Cousin Guerney says that, if you can cause 59 dishes to be broken by tripping the right waitress, you owe it to the world. Maybe a less vexatious translation might be: If you can inspire a great organization to do something great by writing one column, that's what you owe to the world. That, I owe. And herewith I pay.
I begin by telling you a little about my friend Charles Wiley. You're going to think I'm bragging about just knowing this guy, and you're right. At dawn on Dec. 8, 1941, the day after the Japanese attack on Pearl Harbor, Wiley was lying about his age to a Marine recruiter. It didn't work. He was only 15. You had to be 17. When he was old enough, he got into the Navy and received a battle star at Okinawa. Forget what Wiley did during that two-year wait. I'm saving that for dessert.
I met Wiley in the early 1960s, shortly after he was released from a Castro dungeon; he’d been covering Cuba for WOR, the radio station I worked for in New York. No big deal for Wiley. He's been grabbed eight times by the secret police of dictators, including the KGB, who didn't appreciate his probing skills.
Meeting Wiley was like striking oil in my back yard. He was by far the greatest pro-American and pro-freedom speaker of them all, and that was when fewer and fewer American speakers were pro-American. I made him a regular on my late-night radio show and relaxed while Wiley built bigger and bigger audiences for me.
Once a group of anti-war students thought they'd try a new little trick. They thought they might sharpen their effectiveness if they varied their act and came on as opposing not the American attempt to defend South Vietnam against Communist aggression, but the use of napalm as a weapon.
Wiley embraced them sympathetically, saying, "You know, fellas, you're right. Napalm is a terrible weapon. I've seen it. It sticks to your clothes, your skin. It keeps on burning. Napalm may be the worst weapon in the world."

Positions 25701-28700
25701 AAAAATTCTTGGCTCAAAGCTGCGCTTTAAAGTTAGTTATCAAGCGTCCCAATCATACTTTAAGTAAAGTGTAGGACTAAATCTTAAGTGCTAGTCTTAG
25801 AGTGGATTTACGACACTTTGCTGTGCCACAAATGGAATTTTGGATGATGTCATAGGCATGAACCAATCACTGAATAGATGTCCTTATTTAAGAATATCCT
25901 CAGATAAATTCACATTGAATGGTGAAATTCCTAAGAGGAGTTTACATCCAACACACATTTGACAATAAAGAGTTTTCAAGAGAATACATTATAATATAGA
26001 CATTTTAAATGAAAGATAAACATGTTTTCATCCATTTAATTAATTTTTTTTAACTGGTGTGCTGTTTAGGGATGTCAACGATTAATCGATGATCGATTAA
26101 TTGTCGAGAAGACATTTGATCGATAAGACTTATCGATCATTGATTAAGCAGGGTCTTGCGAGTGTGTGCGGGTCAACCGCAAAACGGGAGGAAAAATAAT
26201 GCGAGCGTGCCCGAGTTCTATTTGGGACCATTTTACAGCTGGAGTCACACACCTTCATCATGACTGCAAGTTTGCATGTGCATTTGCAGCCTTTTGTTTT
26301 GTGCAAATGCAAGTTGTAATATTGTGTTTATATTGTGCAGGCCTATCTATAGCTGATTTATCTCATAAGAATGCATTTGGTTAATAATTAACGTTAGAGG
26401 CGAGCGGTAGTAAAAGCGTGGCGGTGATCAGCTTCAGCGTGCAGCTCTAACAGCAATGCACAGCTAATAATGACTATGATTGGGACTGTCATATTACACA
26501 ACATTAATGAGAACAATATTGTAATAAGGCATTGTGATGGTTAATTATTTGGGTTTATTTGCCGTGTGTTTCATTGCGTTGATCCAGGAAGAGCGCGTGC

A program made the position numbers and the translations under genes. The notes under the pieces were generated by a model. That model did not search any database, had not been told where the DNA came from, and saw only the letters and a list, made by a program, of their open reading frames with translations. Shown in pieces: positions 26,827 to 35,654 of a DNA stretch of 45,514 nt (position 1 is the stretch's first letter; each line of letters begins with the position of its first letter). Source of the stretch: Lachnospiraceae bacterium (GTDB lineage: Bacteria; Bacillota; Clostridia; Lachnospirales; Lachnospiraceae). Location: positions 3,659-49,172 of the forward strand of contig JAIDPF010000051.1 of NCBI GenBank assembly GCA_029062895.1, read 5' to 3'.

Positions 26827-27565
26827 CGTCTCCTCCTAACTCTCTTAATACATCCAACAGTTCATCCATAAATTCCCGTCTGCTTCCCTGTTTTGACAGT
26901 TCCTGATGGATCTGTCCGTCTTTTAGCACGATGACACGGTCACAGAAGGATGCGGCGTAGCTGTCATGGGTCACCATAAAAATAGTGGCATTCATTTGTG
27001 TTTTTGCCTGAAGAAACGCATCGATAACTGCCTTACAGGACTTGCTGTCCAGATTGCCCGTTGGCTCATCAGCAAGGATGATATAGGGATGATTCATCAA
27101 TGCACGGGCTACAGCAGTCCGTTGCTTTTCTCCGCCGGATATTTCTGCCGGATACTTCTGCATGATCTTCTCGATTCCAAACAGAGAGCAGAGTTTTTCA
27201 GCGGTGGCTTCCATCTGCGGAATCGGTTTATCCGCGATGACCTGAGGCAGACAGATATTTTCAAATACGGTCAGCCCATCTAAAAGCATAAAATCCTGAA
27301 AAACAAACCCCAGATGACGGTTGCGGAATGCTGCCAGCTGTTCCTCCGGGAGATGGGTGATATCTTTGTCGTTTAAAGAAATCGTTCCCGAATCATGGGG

Those students thought they had, indeed, sharpened their effectiveness, until Wiley leveled his question at them. "Tell me," he asked, "What weapons would you use to keep the Communists from taking over South Vietnam?"
The young pro-Hanoi gang lost their audio!
Another time, the famous Marxist historian Herbert Aptheker came on the show to promote his revisionist history book claiming the Hungarian Freedom Fighters of 1956 were nothing but a crazed pack of fascist thugs. Early in round one of the broadcast, Aptheker did something remarkable. Once he saw that Wiley was no warmed-over disc jockey reading notes handed him by a producer, but rather a historian himself who knew too much about the Hungarian Revolution to let Aptheker get away with it, Aptheker quietly gathered up his book and papers right there on live radio and, without a word, walked out of the studio. Wiley’s applause came much later when we learned the Communist Party had scolded Aptheker for making Wiley look so good!
On yet another broadcast, Wiley was helping me out with a pair of Soviet Russian "journalists" back in the days when Moscow was trying to pretend its journalists were really journalists and not state agitprop agents. During a commercial break, Wiley leaned over to one of them and said, "You don't fool me. You're a colonel in the KGB." The Russian snapped back, "I am not. I'm a general in the KGB!"